Today (8 February), Pakistan holds a general election. With an electorate of over 128 million people, these are some of the largest elections in the world.
The IOE&IT Daily Update explores the background to the political contest and delves into how it might impact Pakistan’s trade policy in the long term.
Pakistan is going to the polls after several premierships marred by scandal and alleged military intervention.
Already beset by scandal and the ongoing question of military interference, voters have had to contend with a mobile network outage and militant violence that resulted in five people killed.
For the past six months Pakistan has been controlled by a caretaker government, following the ousting and later arrest of former prime minister and leader of centre-right Pakistan Tehreek-e-Insaf (PTI) party Imran Khan. Imprisoned on corruption charges, Khan remains the country’s most popular politician, according to polls, with remaining PTI candidates running as independents.
Other contenders include three-time PM Nawaz Sharif, leader of the centrist Pakistan Muslim League (PML-N), who’s returning from a six-year exile in London following imprisonment for corruption.
Finally, Bilawal Bhutto Zardari, leader of centre-left Pakistan People’s Party (PPP) and member of the Bhutto political dynasty, is the race’s third major contender. Although not predicted to win, it’s possible Bhutto could become a kingmaker in the event of a hung parliament.
Commentators have noted the lack of definitive policy offered by any of the contenders. Speaking to Reuters, Husain Haqqani, a former Pakistani ambassador to the US, said that: “This election cycle has had little discussion of issues – it’s been a campaign dominated by personalities."
Whoever emerges victorious will be expected to make headway solving the numerous economic difficulties affecting the country – as the currency grows weaker, inflation stands at 23.6% according to data from the IMF, with the global average 5.8%. Pakistan also faces a combination of low GDP growth, and low tax revenues – with the tax to GDP ratio falling to 8.5% for the 2022-23 fiscal year.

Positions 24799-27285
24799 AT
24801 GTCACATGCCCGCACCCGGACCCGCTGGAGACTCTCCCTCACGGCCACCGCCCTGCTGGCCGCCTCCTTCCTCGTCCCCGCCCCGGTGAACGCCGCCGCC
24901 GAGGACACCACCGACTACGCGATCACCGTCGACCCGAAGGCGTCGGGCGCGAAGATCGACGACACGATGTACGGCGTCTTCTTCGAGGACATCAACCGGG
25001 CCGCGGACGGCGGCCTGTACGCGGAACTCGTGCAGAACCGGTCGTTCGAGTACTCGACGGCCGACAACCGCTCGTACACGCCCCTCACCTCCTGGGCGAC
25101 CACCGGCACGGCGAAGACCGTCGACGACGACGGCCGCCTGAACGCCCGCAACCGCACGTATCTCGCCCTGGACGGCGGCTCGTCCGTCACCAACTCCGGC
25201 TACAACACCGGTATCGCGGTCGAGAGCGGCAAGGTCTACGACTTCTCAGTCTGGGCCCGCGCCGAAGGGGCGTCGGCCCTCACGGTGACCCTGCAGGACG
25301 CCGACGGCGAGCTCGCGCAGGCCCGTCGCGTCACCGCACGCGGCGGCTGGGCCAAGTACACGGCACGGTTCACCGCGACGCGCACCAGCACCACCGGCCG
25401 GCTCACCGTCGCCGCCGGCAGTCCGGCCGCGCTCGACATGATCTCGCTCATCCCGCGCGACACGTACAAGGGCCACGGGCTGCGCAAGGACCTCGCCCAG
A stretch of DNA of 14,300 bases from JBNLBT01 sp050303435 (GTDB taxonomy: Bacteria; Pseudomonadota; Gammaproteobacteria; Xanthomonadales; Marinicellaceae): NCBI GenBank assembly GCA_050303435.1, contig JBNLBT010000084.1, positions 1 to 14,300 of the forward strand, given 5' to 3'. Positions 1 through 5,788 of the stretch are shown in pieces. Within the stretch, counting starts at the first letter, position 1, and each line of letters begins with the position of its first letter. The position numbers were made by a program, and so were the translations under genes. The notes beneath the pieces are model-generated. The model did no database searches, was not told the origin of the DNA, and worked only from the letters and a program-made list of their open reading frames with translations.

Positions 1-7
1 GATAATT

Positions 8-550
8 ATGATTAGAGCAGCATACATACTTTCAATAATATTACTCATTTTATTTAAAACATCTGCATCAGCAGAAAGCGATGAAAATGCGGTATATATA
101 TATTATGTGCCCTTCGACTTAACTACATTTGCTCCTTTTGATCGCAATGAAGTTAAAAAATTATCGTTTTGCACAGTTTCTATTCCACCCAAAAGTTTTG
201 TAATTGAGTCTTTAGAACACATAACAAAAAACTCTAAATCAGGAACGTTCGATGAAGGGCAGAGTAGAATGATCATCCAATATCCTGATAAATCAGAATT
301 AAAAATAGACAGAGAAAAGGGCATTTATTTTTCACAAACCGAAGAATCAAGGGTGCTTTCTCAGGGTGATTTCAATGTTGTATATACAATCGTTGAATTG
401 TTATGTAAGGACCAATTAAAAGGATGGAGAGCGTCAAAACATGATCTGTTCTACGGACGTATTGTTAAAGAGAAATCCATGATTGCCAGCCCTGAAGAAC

Among policy ideas that have arisen, both the PTI and PML have set targets designed to turn the economy around.
Sharif set out a growth platform, promising to get inflation down to single digits by the end of 2025 and increase growth year-on-year, reaching 5% in 2026. Exports are seen as integral to this plan, with a target of US$58bn set.
This sounds ambitious given that current estimates stand at US$25-30bn. However, caretaker federal minister for commerce Gohar Ejaz, recently announced an US$80bn target for this year – emphasising that trade is likely to play a prominent role in recovery strategies.
PTI have emphasised the need for greater development, with Muzzamil Aslam, a member of the party’s economic team telling Arab News the party “prefers long-term development goals rather than growth”. Its plans for growth included a focus on boosting productivity.
By contrast, Bhutto is running on a more progressive change platform with more emphasis placed on climate action and redistribution, pledging to increase the minimum wage by 8% every year.
One of the first challenges for whoever emerges victorious will be to negotiate a new bailout package with the IMF – with US$7bn due to the world’s lender of last resort over the next five years.
Amjad Waheed, CEO of Karachi’s NBP Fund Management told Bloomberg: “No matter who wins and who loses the election, our policies going forward will mostly be IMF-dictated”.
Considering the products that could help hit its ambitious export target, Pakistan’s trade profile is comprised largely of manufactured goods produced via its own raw materials.
A phase of industrialisation in the 1970s and 1980s, which followed the rise of a series of import-substitute industries as the country attempted to reduce a sizeable trade deficit. While still carrying a significant trade deficit, Pakistan has risen up the value chain with manufacturing capacity enabling manufactured goods to account for a greater proportion of the country’s exports, a shift incentivised by the government.
This trend is illustrated by some of Pakistan’s biggest exports, including linen, specifically house linen, knitwear and women’s suits, which totalled more than US$8bn, according to the Observatory of Economic Complexity (OEC). This is unsurprising as cotton is the country’s largest cash crop.
Other leading exports along the same trend are leather goods, carpets, chemical products and machinery are among other leading exports.
Rice is another sizeable export, valued at over US$2.25bn and ranked as Pakistan’s second largest. Elsewhere in the agriculture sector, live animal exports - including cattle, buffalo, sheep, goats, camels, and poultry - are a significant economic driver, as is the export of lobster and shellfish.
In the year up to September 2023, Department for Business and Trade figures shows that trade between Pakistan and the UK was worth £4.2bn, a minor increase of 1.5% on the previous year.
Pakistan exported £2.4bn worth of goods and service to the UK over this period and imported £1.8bn worth of goods from the UK.
There was a significant shift towards an import of UK services, which made up £1.3bn (71%) of the total, an increase of over 20% on the previous year.